" The right hand wing with all his rout 

The lusty Lord Dacres did lead ; 
With him the bowcs of Kendal stout 

With n\iikwhite coats and crosses red ; 
All Keswick eke and Cockermouth, 

And all the Copcland craggy hills, 
All Westmorland both north and south, 

Whose weapons were great weighty bills." 

Kirkby Lonsdale was, in fact, almost, if not quite, 
at the extremity of the Border district, and the 
existence of Border tenant-right in certain manors 
immediately south of Westmorland has been remarked 
upon as something contrary to the general notion of 
its limits.* Nevertheless, if the statesmen of Barbon 
were seldom called upon to join an expedition to the 
Debatable Land, they had to be prepared to take up 
arms when the signal was given, and to perform the 
duties of watch and ward. The Barbon beacon, of 
which traces are said to remain, f seems to have been 
Hghted on the spot marked on the Ordnance maps 
as " Castle Knot-Barkin," on the steep ridge running 
along the north-west side of Barbon (or Barkin) Dale, 
Though not visible from Barbon itself, it commands 
some very distant views, especially over the Lune 
Valley, and down as far as Lancaster, and over 
Morecambe Bay. 

* J. R. Ford, Customary Tenant-right and the Manors of Yealand 
(Trans. Ctinib. and Westm. Ant. Society, Vol. IX, new series, p. 14O). 

t Harland, Shtittleworth Accounts (Chetham Society), p. 427. 
According to IMr. Howard Pease (Lord Wardois of the Marches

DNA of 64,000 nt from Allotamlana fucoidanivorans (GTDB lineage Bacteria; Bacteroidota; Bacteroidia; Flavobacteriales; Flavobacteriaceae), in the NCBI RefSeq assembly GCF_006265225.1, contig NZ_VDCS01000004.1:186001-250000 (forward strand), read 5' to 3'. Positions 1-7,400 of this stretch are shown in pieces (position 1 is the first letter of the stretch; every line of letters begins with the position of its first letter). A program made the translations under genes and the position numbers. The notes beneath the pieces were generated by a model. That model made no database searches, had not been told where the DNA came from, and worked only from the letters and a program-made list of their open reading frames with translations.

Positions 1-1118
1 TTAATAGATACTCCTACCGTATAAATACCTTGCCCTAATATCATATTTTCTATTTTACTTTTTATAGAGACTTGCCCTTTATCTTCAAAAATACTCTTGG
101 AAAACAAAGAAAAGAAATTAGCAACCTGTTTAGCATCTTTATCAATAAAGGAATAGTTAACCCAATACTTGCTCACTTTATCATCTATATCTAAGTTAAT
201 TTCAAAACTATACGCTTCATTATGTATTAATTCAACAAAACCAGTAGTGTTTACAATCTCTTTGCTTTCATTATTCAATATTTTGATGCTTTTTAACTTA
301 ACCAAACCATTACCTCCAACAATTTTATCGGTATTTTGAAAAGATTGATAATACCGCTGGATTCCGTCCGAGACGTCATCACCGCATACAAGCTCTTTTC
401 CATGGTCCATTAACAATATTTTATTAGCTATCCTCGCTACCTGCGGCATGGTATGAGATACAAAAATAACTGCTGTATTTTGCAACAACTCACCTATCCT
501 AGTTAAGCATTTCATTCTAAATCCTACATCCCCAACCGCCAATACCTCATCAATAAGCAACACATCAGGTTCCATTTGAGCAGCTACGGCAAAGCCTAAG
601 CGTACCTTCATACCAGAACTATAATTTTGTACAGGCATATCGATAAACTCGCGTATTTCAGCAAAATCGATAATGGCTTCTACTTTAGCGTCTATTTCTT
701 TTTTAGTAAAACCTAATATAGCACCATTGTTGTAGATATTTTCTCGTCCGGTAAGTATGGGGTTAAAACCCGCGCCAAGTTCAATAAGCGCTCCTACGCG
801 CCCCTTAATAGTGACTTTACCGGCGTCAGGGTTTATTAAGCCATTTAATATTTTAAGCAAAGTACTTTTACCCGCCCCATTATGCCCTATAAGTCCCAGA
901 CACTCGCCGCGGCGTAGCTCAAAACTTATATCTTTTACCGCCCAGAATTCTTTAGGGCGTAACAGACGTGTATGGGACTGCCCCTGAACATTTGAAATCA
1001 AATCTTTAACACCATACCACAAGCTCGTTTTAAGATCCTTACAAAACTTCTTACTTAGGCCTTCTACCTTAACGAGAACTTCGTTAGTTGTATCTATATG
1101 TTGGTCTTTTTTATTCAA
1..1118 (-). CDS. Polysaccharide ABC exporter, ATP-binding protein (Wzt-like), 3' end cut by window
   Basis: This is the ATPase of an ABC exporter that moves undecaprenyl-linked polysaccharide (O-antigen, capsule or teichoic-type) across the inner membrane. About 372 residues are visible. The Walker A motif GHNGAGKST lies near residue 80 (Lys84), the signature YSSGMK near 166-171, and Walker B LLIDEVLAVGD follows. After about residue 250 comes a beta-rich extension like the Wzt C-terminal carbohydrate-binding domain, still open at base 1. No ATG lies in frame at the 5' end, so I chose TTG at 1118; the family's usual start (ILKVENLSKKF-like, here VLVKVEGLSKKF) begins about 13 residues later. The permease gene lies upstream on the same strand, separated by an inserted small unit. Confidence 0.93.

(1913), pp. 45, 167) there were apparently no regular Border 
musters in Kirkby Lonsdale, but there was an established beacon 
as far south as Farleton Knot (sec Frontispiece). 

1 2 Kirkby Lonsdale, Barbon, and the Statesmen 

On the union of the Crowns of England and Scotland 
in 1603 Border service became, or rather tended to 
become, obsolete ; and King James seized the oppor- 
tunity of attempting to confiscate his tenants' property 
in the Crown manors of Westmorland by denying the 
legality of tenant-right apart from the obligation of 
service in hostilities, which he proclaimed were now 
a thing of the past. Litigation in Chancery between 
Charles, then Prince of Wales, on whom the King had 
bestowed the Crown rights, was compromised in 1619 
under an order of the court by a payment of £2700 to 
the Prince, in consideration of which the tenants' full 
customary titles were admitted. This naturally en- 
couraged the lords of some of the other manors to 
take up a similar position, but the tenants met and 
resolved to act together and resist a outrance. A 
proclamation by the King purporting to put an end 
to their rights was followed by another meeting and 
more emphatic protests. Proceedings on the part of 
the lords were then commenced in the Star Chamber. 
These were prolonged for some years, and at length 
the matter was referred for argument before Lord Lee, 
the High Treasurer, and Sir Henry Hobart, Chief 
Justice of the Common Pleas. Their decision was 
entirely in favour of the legality of the tenants' claim, 
as founded upon a valid custom and not depending 
upon the continuance of Border service.*